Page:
Since 2006, when the U.S. FDA published a draft guidance on drug interaction studies, it has expected new drug applications to include in vitro data on the interactions of new drug candidates with drug transporters. The rationale is that if a new drug is a substrate of a transporter (e.g., an efflux transporter such as P-glycoprotein [P gp/MDR1]), its absorption, metabolism, distribution, or elimination could be affected by a co-medication that is a substrate or inhibitor of the same transporter.
Conversely, if a new drug is an inhibitor of a transporter (e.g., an uptake transporter such as OATP1B1), it could alter the disposition of a co-dosed drug (e.g., a statin) that is a substrate of the same transporter.
In either case, the consequences could be loss of efficacy and/or compromised safety of the victim drug. Not only is in vitro drug-transporter interaction data “expected” (in fact, review of some NDAs has been delayed until such data is included), but an implicit assumption is that they should be performed in such a way that the results predict what will happen in patients. Surprisingly, this is not always as easy as it sounds.
This article will cover some of the common mistakes to avoid in order to improve the translation of in vitro transporter interaction data to the clinic.
Drug developers are certainly complying with the FDA’s expectations; of the 24 oral or IV small molecule drugs approved by the agency in 2012, 18 have labels that reference transporters. Not only that, fewer and fewer labels reference clinical transporter data because the data is being generated in vitro instead. It seems clear that the FDA is pushing so hard to get in vitro transporter data in order to fill in the current gap in our knowledge about the clinical importance of transporter-mediated drug-drug interactions (DDIs) and the translatability of in vitro test systems.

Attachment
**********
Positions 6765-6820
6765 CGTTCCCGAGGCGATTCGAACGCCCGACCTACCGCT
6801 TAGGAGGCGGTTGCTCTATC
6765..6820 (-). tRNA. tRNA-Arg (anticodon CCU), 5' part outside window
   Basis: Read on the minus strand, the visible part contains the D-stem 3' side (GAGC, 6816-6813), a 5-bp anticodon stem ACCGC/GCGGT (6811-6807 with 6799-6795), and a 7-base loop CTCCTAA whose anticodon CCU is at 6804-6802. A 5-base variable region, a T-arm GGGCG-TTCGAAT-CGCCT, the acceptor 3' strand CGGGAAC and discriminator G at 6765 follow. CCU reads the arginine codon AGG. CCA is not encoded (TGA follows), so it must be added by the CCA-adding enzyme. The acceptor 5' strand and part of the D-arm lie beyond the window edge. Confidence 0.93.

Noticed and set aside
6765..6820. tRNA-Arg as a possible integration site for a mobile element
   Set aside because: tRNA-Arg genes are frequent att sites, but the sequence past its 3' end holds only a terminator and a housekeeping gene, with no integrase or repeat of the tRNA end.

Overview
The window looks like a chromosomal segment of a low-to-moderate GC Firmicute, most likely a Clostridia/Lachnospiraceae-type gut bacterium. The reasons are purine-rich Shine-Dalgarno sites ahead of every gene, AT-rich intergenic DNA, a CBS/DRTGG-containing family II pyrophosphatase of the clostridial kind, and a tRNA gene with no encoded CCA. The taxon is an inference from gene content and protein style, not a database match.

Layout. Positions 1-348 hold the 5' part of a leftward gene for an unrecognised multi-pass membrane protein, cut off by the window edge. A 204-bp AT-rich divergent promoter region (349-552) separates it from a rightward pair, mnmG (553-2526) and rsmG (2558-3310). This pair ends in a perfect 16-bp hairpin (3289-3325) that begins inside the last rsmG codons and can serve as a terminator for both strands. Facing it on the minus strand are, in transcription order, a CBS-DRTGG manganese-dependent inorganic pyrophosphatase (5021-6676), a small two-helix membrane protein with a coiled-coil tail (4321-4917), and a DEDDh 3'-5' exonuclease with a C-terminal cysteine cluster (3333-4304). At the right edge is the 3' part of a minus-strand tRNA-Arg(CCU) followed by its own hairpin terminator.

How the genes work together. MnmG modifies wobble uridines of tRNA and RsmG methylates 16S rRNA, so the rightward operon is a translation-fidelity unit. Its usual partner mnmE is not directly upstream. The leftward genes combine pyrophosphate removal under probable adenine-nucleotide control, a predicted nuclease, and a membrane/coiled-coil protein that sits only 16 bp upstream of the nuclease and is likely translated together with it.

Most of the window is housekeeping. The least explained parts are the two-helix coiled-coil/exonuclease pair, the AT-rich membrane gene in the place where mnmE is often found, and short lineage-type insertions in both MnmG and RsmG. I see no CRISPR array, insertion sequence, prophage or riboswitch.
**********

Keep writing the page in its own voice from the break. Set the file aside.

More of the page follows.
Within a few years, one hopes that they will have accumulated sufficient data to determine whether the intelligent use of vitro transporter assays can make drug development both faster and safer when it comes to investigating the potential for clinical DDIs.
In the meantime, it is imperative to take into account a few important considerations that can mean the difference between a true result and a false negative (drug regulators have extremely low tolerance for these) or false positive (which will eventually be sorted out later, in clinical trials if necessary). These include:
- Properties of the test compound
- The optimal test system (depending on, e.g., the properties of the test compound)
- Test conditions